Tuesday
Mar152016

Destined for Disaster or Casual and Carefree?: What are the Benefits of a Friends with Benefits Relationship?

What do the majority of today’s American college students have in common with Mila Kunis and Justin Timberlake? Hint: The answer is found in the title of the 2011 rom-com Mila and Justin starred in...that’s right...Friends with Benefits. Several studies show that Friends with Benefits Relationships (FWBRs) are quite common among college-age students.1,2,3 But, despite their apparent commonality, modern media tells us that FWBRs are destined to fail, either because partners become hurt by the lack of exclusivity and love in their relationship, or because partners fall in love despite their original intentions (a la Mila and Justin). But are such outcomes true in the real world? Can’t people actually enjoy the benefits of a FWBR? The answer—like most questions in relationships research—is that it depends.

A FWBR is a relationship in which two individuals who share a friendship also have sex, but do not explicitly express romantic feelings. However, the exact meaning of this FWBR label can vary across relationships, ranging from a completely monogamous relationship between two close friends to a non-monogamous relationship between two casual acquaintances, and anywhere in between. This ambiguity can be either a major benefit or a major bummer for someone in a FWBR, depending on how they feel about labels and boundaries in a sexual relationship.2 Partners in a FWBR are much less likely to communicate with each other about their relationship and their sexual needs than are partners in a committed romantic relationship, which makes defining the rules and boundaries of the relationship difficult.1 Whether or not this ambiguity can benefit partners depends on their respective intentions when initiating the relationship.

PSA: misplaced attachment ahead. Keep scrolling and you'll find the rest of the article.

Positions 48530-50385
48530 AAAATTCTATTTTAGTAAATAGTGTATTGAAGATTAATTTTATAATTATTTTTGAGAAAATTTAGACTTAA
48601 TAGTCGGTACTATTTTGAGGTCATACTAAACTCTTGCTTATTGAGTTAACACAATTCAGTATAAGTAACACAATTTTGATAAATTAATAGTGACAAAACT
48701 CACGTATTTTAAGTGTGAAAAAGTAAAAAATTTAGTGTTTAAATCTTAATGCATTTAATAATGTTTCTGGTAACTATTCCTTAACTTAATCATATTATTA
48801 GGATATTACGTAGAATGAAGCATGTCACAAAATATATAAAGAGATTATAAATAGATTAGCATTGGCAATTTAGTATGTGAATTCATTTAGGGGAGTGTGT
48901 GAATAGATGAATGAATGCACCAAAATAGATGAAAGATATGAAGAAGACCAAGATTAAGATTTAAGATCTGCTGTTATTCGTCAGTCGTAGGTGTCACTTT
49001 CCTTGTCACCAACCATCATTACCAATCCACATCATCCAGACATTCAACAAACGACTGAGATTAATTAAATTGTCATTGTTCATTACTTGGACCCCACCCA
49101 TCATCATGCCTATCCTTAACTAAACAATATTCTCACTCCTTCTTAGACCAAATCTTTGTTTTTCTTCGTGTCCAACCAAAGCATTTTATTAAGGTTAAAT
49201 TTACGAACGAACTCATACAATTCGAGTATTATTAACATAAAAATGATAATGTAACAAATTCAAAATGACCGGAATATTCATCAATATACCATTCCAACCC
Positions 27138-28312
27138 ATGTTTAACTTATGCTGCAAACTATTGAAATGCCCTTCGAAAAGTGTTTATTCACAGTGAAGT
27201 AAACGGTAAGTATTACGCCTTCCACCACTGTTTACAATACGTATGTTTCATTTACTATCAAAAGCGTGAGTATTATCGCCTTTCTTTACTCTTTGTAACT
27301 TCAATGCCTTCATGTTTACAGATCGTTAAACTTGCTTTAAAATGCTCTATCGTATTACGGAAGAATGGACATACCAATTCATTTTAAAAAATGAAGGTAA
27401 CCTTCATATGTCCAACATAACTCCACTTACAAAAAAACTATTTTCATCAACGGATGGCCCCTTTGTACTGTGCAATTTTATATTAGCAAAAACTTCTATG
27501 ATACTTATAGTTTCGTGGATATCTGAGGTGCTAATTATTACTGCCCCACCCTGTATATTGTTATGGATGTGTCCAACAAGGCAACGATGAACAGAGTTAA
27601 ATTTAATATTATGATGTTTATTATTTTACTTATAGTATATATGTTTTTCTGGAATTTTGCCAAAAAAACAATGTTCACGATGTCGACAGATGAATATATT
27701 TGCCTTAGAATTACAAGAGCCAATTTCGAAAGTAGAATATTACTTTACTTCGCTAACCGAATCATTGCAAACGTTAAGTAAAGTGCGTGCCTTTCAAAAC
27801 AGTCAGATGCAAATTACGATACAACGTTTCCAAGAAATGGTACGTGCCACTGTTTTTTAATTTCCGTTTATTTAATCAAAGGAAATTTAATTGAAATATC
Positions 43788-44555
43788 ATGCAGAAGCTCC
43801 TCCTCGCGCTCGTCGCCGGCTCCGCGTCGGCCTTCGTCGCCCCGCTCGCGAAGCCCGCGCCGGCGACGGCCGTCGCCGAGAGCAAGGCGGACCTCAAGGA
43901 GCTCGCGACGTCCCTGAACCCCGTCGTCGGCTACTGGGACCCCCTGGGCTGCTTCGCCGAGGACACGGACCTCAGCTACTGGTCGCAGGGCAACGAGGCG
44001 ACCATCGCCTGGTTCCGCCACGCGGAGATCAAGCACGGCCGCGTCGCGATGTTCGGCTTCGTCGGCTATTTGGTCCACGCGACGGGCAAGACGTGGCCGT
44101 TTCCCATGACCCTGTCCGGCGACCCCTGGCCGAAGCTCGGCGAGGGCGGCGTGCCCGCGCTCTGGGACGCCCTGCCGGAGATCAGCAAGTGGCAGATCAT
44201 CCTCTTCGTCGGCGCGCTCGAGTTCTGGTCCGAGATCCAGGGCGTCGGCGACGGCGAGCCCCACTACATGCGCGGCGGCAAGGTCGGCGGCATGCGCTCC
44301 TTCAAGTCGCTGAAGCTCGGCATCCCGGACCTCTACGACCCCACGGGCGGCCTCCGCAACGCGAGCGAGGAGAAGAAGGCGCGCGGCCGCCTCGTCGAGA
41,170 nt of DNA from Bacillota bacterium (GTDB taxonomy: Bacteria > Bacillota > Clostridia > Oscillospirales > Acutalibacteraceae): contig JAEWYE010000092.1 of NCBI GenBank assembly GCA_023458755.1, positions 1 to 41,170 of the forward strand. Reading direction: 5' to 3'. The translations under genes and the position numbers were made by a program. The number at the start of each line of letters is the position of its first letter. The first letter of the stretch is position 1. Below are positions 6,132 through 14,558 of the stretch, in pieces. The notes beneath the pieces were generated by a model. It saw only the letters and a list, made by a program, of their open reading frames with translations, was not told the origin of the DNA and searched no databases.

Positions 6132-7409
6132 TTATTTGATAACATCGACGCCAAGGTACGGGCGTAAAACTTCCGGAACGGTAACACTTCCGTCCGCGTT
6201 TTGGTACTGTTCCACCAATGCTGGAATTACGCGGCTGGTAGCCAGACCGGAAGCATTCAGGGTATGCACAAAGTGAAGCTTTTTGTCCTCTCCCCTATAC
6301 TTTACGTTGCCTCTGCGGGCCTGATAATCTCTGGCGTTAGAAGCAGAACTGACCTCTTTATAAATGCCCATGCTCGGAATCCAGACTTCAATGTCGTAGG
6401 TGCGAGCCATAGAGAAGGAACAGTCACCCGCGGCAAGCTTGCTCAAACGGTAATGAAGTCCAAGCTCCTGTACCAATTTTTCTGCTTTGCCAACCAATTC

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Wednesday
Mar022016

Your Relationship at Your Fingertips: The Science Behind StayGo™

My colleague Gary Lewandowski recently laid out the backstory of how we began working with a team of folks from Hollywood to develop and release StayGo™, a new app that provides feedback to people about their relationships (don’t have StayGo™ yet? Download it here!). We’ve received a lot of inquiries about StayGo™, particularly questions regarding the science underlying this one-of-a-kind relationship evaluation tool. Although I’m not at liberty to divulge the details of the recipe behind our secret sauce, I can talk broadly about how relationship science informs the three StayGo™ modules.

1. Your SG Score

At the heart of StayGo™ is a set of 20 dimensions that are associated with relationship quality and longevity. The importance of these core has been demonstrated across hundreds of research studies involving both dating and married samples (see here for a condensed list of those studies). I won’t spoil the fun and list them all here, but set up an account and you will see for yourself since the app describes these dimensions once you’ve completed the questions.

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Tuesday
Mar012016

Putting Your Best Foot Forward: How Insecure People Attract Dates